TAMPA — This time, no one was talking about the game as a reflection of a program's place in the state. The players did not draw comparisons, and the fans did not boast of days to come. The coach did not call it historic, nor did he pause to brush tears from his eyes.
This time, it was not about how far USF had come. Rather, it was how far USF still has to go.
Two months ago, the Bulls were celebrating a victory against Florida State and reveling in the idea they could be in the same conversation as the state's traditional powers. Yet, if they want to be realistic about their growth, they would be better off focusing on Saturday's 31-10 loss to Miami.
The game was not remotely close. Three of Miami's first four drives lasted 10 plays or more, and the other was a three-play touchdown drive. For the rest of the afternoon, the Hurricanes seemed to perk up whenever necessary between sideline snacks and conversations.
"I don't know there are many people, before the year started, who would have said, 'Hey they're going to beat Florida State and Miami both,' " USF coach Jim Leavitt said. "We got one. It shows where we've got to go. It shows that we're not there, certainly. It shows that we've got a shot."
And so perhaps the time has come for the Bulls to decide how they wish to be measured. If they still want to be thought of as the upstart program that has traveled faster and further than anyone could have imagined, that's fine. You can say 2009 has been another nice little season. In that sense, they are not that different from UCF. But if the Bulls want to be considered a legitimate player on the national scene, then no one in the program should be defending the results of this season. Or last season, for that matter.
Here's the reality: As we head to December, USF is 1-4 against BCS teams that currently sport winning records. Last year it was 2-4 against BCS teams that finished with winning records.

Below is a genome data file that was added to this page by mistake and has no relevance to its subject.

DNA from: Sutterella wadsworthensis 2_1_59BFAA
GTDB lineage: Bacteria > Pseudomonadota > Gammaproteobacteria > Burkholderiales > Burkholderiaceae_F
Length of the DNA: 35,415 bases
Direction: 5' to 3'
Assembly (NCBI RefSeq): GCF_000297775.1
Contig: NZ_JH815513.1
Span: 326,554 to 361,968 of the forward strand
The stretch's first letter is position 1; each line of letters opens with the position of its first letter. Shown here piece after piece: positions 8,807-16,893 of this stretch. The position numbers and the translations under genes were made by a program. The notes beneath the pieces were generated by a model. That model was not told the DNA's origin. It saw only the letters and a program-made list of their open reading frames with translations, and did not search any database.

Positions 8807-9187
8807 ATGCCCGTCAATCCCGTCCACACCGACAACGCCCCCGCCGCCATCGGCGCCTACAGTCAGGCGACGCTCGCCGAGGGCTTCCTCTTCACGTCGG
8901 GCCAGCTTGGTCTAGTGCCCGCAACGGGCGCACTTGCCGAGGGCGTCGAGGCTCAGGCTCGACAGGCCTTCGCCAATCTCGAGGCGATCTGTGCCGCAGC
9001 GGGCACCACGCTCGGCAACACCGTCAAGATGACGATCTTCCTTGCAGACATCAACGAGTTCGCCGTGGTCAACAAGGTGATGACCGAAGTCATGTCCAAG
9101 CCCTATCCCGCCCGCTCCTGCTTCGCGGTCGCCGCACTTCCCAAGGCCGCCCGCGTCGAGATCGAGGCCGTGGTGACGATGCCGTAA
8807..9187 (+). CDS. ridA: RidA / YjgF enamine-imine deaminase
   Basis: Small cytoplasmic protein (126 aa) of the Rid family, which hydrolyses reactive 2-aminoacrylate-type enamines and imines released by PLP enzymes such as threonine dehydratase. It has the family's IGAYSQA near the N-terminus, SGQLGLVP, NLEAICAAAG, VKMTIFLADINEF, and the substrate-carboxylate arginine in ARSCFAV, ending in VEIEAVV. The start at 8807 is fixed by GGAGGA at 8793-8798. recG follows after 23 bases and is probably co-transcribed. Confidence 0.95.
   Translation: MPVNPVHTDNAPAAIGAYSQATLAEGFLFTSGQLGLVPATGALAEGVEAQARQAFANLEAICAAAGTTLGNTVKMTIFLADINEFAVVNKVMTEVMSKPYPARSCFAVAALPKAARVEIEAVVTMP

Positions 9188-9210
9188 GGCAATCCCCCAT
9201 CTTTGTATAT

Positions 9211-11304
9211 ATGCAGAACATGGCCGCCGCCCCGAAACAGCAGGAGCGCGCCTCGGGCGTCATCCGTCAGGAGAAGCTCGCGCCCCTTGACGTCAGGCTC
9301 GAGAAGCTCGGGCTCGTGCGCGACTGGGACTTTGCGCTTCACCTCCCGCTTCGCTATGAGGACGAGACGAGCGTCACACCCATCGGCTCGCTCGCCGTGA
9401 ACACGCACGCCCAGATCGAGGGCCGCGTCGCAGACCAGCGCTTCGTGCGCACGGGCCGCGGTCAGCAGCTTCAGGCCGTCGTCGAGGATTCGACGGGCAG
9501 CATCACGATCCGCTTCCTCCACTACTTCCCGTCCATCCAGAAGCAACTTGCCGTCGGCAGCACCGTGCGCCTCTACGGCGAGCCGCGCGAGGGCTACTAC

Don't get me wrong. There's no shame in fattening your record against lesser programs. Good teams win the games they're supposed to win, and so USF deserves credit for beating Syracuse, Western Kentucky, UCF and Florida International the past 15 months.
But it's consistency the Bulls lack. They need more than the occasional upset of a West Virginia or a Kansas if the program is to grow. You can't lose four in a row to Cincinnati and Rutgers, and still pretend to be a Big East contender. You can't go 9-0 in August and September, and then limp through October and November at 5-9, as USF has done the past two seasons. You can't go 12-9 against I-A programs and seriously talk about a spot in the polls.
And you can't beat FSU in the middle of its worst season in 30 years and look at yourself as being on par with other state teams.
"We have to make that move," Leavitt said. "I'm the one who pushed really hard to get Miami on the schedule … I'm really glad now, more than ever, because it shows where we've got to go.
"We're not there. Is that the worst thing in the world, to say we're not there? No, I don't think so. We've got work to do. We've beaten one of the two traditional powers in the state. Not as good as I want; I want to beat them both. But it's probably not awful."
No, it's not awful. It's better than almost anyone would have expected a few years ago. But there is a price to be paid when you talk loudly and dream grandly. If you want to think of yourself as a big-time program, you can't hide behind inexperience or injuries or lack of depth when the results turn sour.
In other words, you don't get to bounce between weight classes when it suits your purpose. Either you want to be judged against the big boys, or you do not. And USF has been whipped by Cincinnati, Pittsburgh, Rutgers and Miami in recent weeks.
Now, those are pretty good programs. And a lot of teams would have struggled against that schedule. But USF aspires to be better. And losing those games by an average score of 34-10 means it has more ground to make up than it'd like to admit. Nothing is wrong with aiming high. That's what got USF where it is so quickly. But the Bulls can't be content at this point. They've never asked to be graded on a curve, and they shouldn't start now.
This season, like the last one, has turned disappointing. Admit it. Learn from it. And be a better team next year because of it.